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    @FreeMan in that case phrase the email as "I can do two of them. Unless I hear otherwise from you I am going to do task0 and task1. Let me know if you want me to do something different."
    – Vicky
    Dec 9 '21 at 19:08
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You're under contract, and you're working out your notice. Just work out your notice period exactly as if it were a proper job. Put in your appropriate time. Do the work you can do in the time allotted to do it. If it's not enough, frankly, that's not your problem. I wouldn't put in a single minute of overtime. If things are left unfinished on your final day, I wouldn't lose one single minute of sleep over it.

Respond to guilt trips with "That's a shame.", and then shrug it off. You've made your decision and your future is decided at this point. Guilt is their problem not yours. Don't take that nonsense onto yourself. Just continue to behave professionally and ethically.

For locales that require things such as relieving letters, make sure you're following your employment contract to the letter. This is a situation where a company may attempt to withhold a relieving letter unfairly, and you want to make sure you don't give the company any argumentation to do so.

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    that's not your problem +1 unless you let them 'guilt trip you again' - then that's your fault.
    – Mazura
    Dec 9 '21 at 7:41
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To be honest, as you already handed your resignation, you should probably take a step back from your situation.

If it were me, I'd simply do my hours, nothing less, nothing more, and absolutely no overtime. Then if they want you to spend time explaining basic excel functionalities to people that should already master this, it's their call.

There is absolutely nothing they can do about it : if you are still behaving professionally, and even if they are not happy with the way things go, by the end of the month you won't be hearing about them anymore.

So, again, as long as you keep doing what is written in your contract, you're good. Even if you are proactive and make suggestions, you won't stay long enough to see the results.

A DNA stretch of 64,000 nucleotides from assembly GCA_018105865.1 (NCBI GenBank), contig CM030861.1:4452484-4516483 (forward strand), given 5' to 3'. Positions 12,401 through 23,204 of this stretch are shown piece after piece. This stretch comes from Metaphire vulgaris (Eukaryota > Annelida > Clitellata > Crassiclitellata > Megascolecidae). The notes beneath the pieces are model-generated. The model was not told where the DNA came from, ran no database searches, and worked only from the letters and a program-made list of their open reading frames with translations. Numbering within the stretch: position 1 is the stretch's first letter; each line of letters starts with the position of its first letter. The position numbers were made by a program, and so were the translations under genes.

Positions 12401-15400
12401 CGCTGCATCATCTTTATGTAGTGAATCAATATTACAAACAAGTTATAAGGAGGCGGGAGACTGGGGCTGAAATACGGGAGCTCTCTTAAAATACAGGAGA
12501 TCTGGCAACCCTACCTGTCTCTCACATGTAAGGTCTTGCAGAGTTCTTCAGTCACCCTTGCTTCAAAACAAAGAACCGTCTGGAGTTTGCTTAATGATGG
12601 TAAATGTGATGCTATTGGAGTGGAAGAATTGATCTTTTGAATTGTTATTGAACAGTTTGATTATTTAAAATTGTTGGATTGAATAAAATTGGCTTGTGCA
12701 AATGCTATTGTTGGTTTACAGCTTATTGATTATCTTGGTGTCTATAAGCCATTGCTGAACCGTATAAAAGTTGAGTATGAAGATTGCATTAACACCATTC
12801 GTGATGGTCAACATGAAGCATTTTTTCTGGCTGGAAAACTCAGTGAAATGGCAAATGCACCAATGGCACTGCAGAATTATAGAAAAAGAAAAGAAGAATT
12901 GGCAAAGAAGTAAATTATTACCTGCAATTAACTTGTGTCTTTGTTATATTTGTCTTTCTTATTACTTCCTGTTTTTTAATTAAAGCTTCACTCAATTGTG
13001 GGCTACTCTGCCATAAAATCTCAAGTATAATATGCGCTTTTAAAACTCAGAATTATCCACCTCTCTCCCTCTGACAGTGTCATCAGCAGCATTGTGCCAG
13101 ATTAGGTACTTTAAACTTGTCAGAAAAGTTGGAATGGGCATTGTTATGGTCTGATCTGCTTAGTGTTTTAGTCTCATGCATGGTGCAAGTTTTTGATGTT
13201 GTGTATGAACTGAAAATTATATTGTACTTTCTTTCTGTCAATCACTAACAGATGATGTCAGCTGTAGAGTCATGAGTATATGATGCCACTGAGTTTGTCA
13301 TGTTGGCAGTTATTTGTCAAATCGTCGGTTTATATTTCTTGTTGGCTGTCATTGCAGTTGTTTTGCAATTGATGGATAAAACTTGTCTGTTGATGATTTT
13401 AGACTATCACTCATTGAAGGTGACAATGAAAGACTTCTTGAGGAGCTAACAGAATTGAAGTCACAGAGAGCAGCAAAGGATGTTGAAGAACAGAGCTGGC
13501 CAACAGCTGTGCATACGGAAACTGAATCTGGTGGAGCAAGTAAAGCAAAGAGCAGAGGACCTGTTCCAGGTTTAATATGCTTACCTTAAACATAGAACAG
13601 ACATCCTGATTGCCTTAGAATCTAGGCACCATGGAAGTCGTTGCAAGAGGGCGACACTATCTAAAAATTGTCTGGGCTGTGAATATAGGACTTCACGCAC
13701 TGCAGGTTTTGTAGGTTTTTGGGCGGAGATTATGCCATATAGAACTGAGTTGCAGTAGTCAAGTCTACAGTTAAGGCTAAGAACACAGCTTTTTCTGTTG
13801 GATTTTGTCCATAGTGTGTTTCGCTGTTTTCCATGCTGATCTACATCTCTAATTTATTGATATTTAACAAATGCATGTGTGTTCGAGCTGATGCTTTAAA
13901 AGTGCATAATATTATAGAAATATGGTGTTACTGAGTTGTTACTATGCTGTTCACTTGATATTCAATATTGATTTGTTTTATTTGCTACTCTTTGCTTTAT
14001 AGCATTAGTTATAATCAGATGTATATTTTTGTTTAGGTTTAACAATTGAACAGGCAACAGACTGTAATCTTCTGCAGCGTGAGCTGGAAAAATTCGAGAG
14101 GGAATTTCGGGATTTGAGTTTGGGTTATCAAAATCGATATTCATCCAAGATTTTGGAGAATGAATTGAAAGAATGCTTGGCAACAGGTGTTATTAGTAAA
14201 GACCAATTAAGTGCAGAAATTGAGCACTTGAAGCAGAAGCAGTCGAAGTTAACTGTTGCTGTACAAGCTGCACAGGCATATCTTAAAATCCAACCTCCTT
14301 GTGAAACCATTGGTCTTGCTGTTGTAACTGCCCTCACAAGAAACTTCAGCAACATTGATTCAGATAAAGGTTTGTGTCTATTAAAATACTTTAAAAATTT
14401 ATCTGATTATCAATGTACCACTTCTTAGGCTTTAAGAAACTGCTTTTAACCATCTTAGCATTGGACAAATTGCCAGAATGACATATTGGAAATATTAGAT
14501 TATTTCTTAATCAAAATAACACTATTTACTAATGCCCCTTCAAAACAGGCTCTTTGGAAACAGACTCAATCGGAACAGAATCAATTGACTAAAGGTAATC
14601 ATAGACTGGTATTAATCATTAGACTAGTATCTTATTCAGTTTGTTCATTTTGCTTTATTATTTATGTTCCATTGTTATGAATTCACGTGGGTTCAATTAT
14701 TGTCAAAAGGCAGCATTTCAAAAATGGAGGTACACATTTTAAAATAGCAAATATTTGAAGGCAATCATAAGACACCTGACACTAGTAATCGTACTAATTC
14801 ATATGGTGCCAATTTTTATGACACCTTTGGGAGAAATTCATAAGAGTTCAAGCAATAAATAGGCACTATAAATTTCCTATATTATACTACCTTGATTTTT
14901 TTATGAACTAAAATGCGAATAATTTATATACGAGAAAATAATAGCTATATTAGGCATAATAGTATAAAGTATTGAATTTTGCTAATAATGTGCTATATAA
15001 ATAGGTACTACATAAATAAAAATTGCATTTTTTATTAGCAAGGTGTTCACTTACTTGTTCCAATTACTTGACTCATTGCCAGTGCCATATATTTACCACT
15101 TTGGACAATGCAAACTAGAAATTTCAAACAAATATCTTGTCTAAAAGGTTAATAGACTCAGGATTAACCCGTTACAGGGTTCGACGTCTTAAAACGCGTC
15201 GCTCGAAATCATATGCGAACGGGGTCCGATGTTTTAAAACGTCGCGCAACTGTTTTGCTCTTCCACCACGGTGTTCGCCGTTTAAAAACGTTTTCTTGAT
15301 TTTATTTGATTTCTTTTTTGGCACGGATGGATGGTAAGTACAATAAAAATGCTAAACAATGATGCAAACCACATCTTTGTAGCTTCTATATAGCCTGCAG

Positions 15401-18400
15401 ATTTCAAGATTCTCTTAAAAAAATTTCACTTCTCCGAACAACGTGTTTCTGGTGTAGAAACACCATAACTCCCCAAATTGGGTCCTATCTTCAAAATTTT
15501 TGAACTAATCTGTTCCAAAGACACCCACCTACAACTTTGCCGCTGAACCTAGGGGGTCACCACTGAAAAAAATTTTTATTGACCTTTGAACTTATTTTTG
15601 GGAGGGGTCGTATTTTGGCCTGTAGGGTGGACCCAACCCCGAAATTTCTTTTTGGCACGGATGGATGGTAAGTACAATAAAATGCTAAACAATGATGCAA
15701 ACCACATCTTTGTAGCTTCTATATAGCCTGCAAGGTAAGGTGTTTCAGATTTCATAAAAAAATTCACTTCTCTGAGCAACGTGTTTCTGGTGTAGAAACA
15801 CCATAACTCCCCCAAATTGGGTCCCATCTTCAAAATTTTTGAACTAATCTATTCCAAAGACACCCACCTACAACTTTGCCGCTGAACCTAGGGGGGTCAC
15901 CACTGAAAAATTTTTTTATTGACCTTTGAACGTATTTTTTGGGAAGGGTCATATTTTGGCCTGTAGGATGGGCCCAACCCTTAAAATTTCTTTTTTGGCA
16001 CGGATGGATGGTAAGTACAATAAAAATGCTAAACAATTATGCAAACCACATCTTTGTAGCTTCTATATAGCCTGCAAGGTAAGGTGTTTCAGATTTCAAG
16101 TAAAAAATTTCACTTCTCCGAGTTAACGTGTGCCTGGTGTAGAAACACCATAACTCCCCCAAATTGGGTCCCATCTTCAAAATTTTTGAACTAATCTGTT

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While the other answers pointed out you do not need to care anymore, which is true, you still need a bit to handle the situation. And always no matter if you terminated the contract or you did not, if you have too many things to do, you write an email to your (direct) boss:

Hi boss, I got a lot of items on my desk (you can list them), which ones have the highest priority? Currently I am working on ...

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As everybody has been saying, work your hours, without overtime. Accept that the leave is lost. (Which sucks, but it seems unavoidable)

Don't feel any guilt. This place was broken beyond repair before you arrived. It will be broken beyond repair after you leave. Not your fault.

I would like to add an important point:

Use your project supervisor as a shield. Whenever somebody tries to give you a task, say "Talk to [Supervisor]. [Supervisor] decides what I should do."

Go through the list of tasks already assigned to you. Was this task assigned to you by your supervisor? If not, go back to the task giver and say: "I am going to be very busy, so I can't do this." If they protest, return to "Talk to [Supervisor] about it."

Now, your supervisor is going to come to you with most of these tasks. Tell them that you don't have enough time for all the tasks and ask for which you should do first. Make sure that the list of tasks is an actual written-down list, not just spoken. Make clear that the lower priorities are probably not getting done at all.